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Posts Tagged ‘anti-trust

“Of course our lives are regulated. When you come to a stop sign, you stop; if you want to go fishing, you get a license; if you want to shoot ducks, you can shoot only three ducks. The alternative is dead bodies at the intersection, no fish, and no ducks. OK?”*…

 

Regulation

 

After a characteristically-clear explanation of the ways in which the “monopoly practice” concerns around Google, Amazon, and the other on-line giants are different from those the U.S. has traditionally tried to manage– they limit/manage choice– the ever-illuminating Tim O’Reilly argues for a fresh approach to anti-trust:

So how are we therefore best to decide if these Big Tech platforms need to be regulated?

In one famous exchange, Bill Gates, the founder and former CEO of Microsoft, told Chamath Palihapitiya, the one-time head of the Facebook platform:

“This isn’t a platform. A platform is when the economic value of everybody that uses it, exceeds the value of the company that creates it. Then it’s a platform.”

Given this understanding of the role of a platform, regulators should be looking to measure whether companies like Amazon or Google are continuing to provide opportunity for their ecosystem of suppliers, or if they’re increasing their own returns at the expense of that ecosystem.

Rather than just asking whether consumers benefit in the short term from the companies’ actions, regulators should be looking at the long-term health of the marketplace of suppliers—they are the real source of that consumer benefit, not the platforms alone. Have Amazon, Apple, or Google

earned

their profits, or are they coming from monopolistic rents?

How might we know whether a company operating an algorithmically managed marketplace is extracting rents rather than simply taking a reasonable cut for the services it provides? The first sign may not be that it is raising prices for consumers, but that it is taking a larger percentage from its suppliers, or competing unfairly with them.

Before antitrust authorities look to remedies like breaking up these companies, a good first step would be to require disclosure of information about the growth and health of the supply side of their marketplaces. The statistics about the growth of its third-party marketplace that Bezos trumpeted in his shareholder letter tell only half the story. The questions to ask are who profits, by how much, and how that allocation of rewards is changing over time…

Data is the currency of these companies. It should also be the currency of those looking to regulate them. You cannot regulate what you don’t understand. The algorithms that these companies use may be defended as trade secrets, but their outcomes should be open to inspection.

An important read: “Antitrust regulators are using the wrong tools to break up Big Tech.”

* Molly Ivins

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As we bust trusts, we might recall that it was on this date in 1974 that the Supreme Court handed down its unanimous decision in United States v. Nixon, ordering him to deliver tape recordings and other subpoenaed materials to a federal district court.  Special prosecutor Leon Jaworski had subpoenaed the tapes as part of on-going impeachment proceedings; the White House had sued to quash; and the decision is widely viewed as a crucial precedent limiting the power of any U.S. president to claim executive privilege.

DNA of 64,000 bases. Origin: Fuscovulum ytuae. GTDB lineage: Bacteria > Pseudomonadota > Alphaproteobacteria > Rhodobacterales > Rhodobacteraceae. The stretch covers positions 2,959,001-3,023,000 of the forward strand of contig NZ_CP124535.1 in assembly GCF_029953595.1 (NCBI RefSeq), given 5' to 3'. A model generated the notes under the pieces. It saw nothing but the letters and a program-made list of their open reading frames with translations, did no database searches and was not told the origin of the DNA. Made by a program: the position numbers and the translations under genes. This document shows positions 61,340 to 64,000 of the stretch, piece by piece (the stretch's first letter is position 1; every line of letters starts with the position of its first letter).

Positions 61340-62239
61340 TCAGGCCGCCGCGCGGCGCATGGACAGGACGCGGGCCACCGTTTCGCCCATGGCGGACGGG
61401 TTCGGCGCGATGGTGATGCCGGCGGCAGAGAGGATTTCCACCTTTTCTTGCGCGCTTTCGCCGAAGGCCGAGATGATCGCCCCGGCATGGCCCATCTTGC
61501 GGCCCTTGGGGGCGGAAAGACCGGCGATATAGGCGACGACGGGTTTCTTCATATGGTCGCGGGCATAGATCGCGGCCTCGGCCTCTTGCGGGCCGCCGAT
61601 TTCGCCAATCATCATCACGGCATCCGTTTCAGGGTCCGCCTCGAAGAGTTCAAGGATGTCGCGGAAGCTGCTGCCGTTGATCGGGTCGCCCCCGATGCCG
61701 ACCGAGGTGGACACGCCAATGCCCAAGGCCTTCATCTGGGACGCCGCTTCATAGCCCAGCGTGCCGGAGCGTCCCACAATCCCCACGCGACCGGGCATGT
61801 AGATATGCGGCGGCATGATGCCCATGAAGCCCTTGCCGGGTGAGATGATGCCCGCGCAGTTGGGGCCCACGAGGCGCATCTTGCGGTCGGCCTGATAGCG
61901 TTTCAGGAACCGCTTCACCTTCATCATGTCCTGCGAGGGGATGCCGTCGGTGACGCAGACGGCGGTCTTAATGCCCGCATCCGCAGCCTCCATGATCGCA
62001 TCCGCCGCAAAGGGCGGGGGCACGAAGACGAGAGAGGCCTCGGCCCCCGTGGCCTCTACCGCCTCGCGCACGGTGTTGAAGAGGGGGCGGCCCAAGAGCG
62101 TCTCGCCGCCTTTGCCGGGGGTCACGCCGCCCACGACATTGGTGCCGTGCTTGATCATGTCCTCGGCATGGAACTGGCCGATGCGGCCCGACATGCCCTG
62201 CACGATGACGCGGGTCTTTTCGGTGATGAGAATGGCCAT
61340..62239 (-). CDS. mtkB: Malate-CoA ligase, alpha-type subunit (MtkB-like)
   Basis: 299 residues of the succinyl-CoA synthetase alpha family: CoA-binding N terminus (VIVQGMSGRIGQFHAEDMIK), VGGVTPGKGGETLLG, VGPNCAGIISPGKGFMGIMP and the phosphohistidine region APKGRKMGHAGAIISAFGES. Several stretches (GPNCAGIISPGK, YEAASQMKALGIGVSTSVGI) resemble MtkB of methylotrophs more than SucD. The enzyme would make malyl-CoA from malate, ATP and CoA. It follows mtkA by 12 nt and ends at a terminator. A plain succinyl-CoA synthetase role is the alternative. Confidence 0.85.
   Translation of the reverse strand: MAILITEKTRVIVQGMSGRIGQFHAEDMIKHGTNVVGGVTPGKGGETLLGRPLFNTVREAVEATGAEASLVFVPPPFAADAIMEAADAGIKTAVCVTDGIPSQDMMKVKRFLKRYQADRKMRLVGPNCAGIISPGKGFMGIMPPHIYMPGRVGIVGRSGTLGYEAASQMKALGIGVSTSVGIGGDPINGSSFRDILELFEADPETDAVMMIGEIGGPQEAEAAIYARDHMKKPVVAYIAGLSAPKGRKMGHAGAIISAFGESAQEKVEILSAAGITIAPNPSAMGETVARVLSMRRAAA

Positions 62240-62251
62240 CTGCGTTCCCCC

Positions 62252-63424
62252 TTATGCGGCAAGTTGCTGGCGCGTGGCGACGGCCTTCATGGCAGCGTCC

nixon_sony source

 

 

Written by LW

July 24, 2019 at 1:01 am

“A government that robs Peter to pay Paul can always count on the support of Paul”*…

 

Since 1979, inflation-adjusted hourly pay is up just 3.41 percent for the middle 20 percent of Americans while labor’s overall share of national income has declined sharply since the early 2000s. There are lots of possible explanations for why this is, from long-term factors like the rise of automation and decline of organized labor, to short-term ones, such as the lingering weakness in the job market left over from the great recession. But a recent study by a group of labor economists introduces an interesting theory into the mix: Workers’ pay may be lagging because the U.S. is suffering from a shortage of employers… its authors argue that the labor market may be plagued by what economists call a monopsony problem, where a lack of competition among employers gives businesses outsize power over workers, including the ability to tamp down on pay. If the researchers are right, it could have important implications for how we think about antitrust, unions, and the minimum wage…

… not to mention anti-trust laws.  The full story at: “Why Is It So Hard for Americans to Get a Decent Raise?

* George Bernard Shaw

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As we concentrate on concentration, we might spare a thought for Charles Erskine Scott (C. E. S.) Wood; he died on this date in 1944.  An author, civil liberties advocate, artist, soldier, attorney, and Georgist, he is best known as the author of the 1927 satirical bestseller, Heavenly Discourse.

Wood settled in Oregon, where he defended Native American causes, represented dissidents such as Emma Goldman and wrote articles for radical journals such as LibertyThe Masses, and Mother Earth.  His friends included Chief Joseph, Emma Goldman, Eugene Debs, Ansel Adams, Robinson Jeffers, Clarence Darrow, Childe Hassam, Margaret Sanger and John Steinbeck.  His daughter, Nan Wood Honeyman, was Oregon’s first U. S. congresswoman.

 source

 

Written by LW

January 22, 2018 at 1:01 am

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